Key Strategies And Approaches For Managing Colic

Discomfort in your child can be caused by colic. Use these tips to alleviate the symptoms.

Colic remains an unexplained condition in infants which is often associated with excessive gas and indigestion. It can be challenging for some parents to soothe their babies who are experiencing colic, so here are some valuable tips on what to do when your child is affected by it.

Understanding Colic

Colic is an actual condition that causes infants to cry for extended periods of time due to discomfort. Although its exact causes are unknown, it usually occurs during the first few months of an infant’s life and tends to decrease significantly after that period.


While it is normal for infants to cry when hungry or needing a diaper change, persistent fussiness without an apparent reason may indicate colic. Additional symptoms to look out for include:

  • Intense crying that lasts for at least three hours each day
  • Sudden outbursts of crying with no apparent trigger
  • Regular timing of crying, particularly at night
  • Physical tension, particularly in the abdomen

Possible Causes

Infants are most likely to experience the peak symptoms of colic during their first six weeks. While the direct cause of colic is unknown, researchers are examining several potential factors, such as:

  • Feeding – underfeeding or overfeeding
  • Underdeveloped systems – specifically the digestive system
  • Stress/anxiety – an early form of migraine
  • Food allergies – lactose intolerance, indigestion, etc.

Ways to Prevent Colic in Infants

To prevent infants from swallowing air, the NHS recommends holding them upright while feeding and burping them afterwards by gently holding them over your shoulder. Other tips include giving them a warm bath and massaging their stomach. Passing gas and having bowel movements may also provide some relief from colic. You may also ask your doctor about medications like simeticone that may help alleviate colic symptoms.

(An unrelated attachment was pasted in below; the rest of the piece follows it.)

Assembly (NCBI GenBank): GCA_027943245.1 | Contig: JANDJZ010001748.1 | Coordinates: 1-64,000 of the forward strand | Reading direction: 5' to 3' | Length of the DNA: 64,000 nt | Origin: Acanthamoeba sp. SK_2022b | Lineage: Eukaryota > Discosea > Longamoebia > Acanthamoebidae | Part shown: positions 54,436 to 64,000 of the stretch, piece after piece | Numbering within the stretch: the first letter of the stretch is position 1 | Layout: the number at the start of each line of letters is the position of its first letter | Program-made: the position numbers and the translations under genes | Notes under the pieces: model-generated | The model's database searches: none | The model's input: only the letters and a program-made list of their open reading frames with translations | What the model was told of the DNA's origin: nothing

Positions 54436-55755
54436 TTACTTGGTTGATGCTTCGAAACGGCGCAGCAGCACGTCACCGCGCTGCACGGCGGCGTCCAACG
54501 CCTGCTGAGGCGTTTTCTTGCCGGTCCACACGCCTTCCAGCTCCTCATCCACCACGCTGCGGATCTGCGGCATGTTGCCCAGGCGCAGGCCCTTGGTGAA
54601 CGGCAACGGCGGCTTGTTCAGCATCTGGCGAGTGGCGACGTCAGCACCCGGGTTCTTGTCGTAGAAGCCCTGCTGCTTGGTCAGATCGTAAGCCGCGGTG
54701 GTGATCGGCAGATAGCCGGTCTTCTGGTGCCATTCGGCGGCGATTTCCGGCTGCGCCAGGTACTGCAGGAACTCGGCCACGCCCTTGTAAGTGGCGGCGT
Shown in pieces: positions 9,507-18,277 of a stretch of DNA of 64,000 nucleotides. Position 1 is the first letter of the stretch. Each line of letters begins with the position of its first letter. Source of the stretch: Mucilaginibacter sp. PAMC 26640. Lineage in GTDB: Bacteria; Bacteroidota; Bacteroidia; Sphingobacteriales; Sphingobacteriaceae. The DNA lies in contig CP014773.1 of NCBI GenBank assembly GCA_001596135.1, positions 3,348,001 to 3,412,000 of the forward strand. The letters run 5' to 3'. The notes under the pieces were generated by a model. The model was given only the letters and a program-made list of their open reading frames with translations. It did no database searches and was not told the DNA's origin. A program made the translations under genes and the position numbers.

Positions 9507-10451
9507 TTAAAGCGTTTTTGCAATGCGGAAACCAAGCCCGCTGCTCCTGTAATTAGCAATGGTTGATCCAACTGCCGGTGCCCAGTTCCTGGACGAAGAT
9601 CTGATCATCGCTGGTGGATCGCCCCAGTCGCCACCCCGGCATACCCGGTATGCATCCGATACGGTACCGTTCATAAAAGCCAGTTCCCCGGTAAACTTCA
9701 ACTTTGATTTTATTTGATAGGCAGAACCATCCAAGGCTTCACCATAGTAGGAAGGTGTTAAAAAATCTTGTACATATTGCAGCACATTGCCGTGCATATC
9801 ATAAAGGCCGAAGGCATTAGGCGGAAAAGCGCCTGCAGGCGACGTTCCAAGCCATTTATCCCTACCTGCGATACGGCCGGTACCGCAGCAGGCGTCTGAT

When to Seek Medical Attention

While colic typically goes away as the baby grows older, certain warning signs may indicate that immediate medical attention is needed. These include bulging of the fontanelle, continuous crying until turning blue or very red, sudden fever, vomiting green fluids, blood in stools, and changes in eating patterns.

Tips for Parents

Don’t be discouraged if your initial efforts to console your child do not immediately work. Seek help from trusted friends and relatives if needed. Colic can be frustrating for first-time parents who may not fully know how to deal with it. Remember that your wellbeing is also important, so take breaks when needed. Colic is also linked to an increased risk of postpartum depression and early cessation of breastfeeding.

Medical Disclaimer

The medications listed above can be bought without a prescription, but it is essential to consult your child’s doctor before giving them any medication, including vitamins. Stop giving any medication if an allergic or adverse reaction occurs. Inform your healthcare provider about all current and past medications to ensure that the right kind of medicine is prescribed.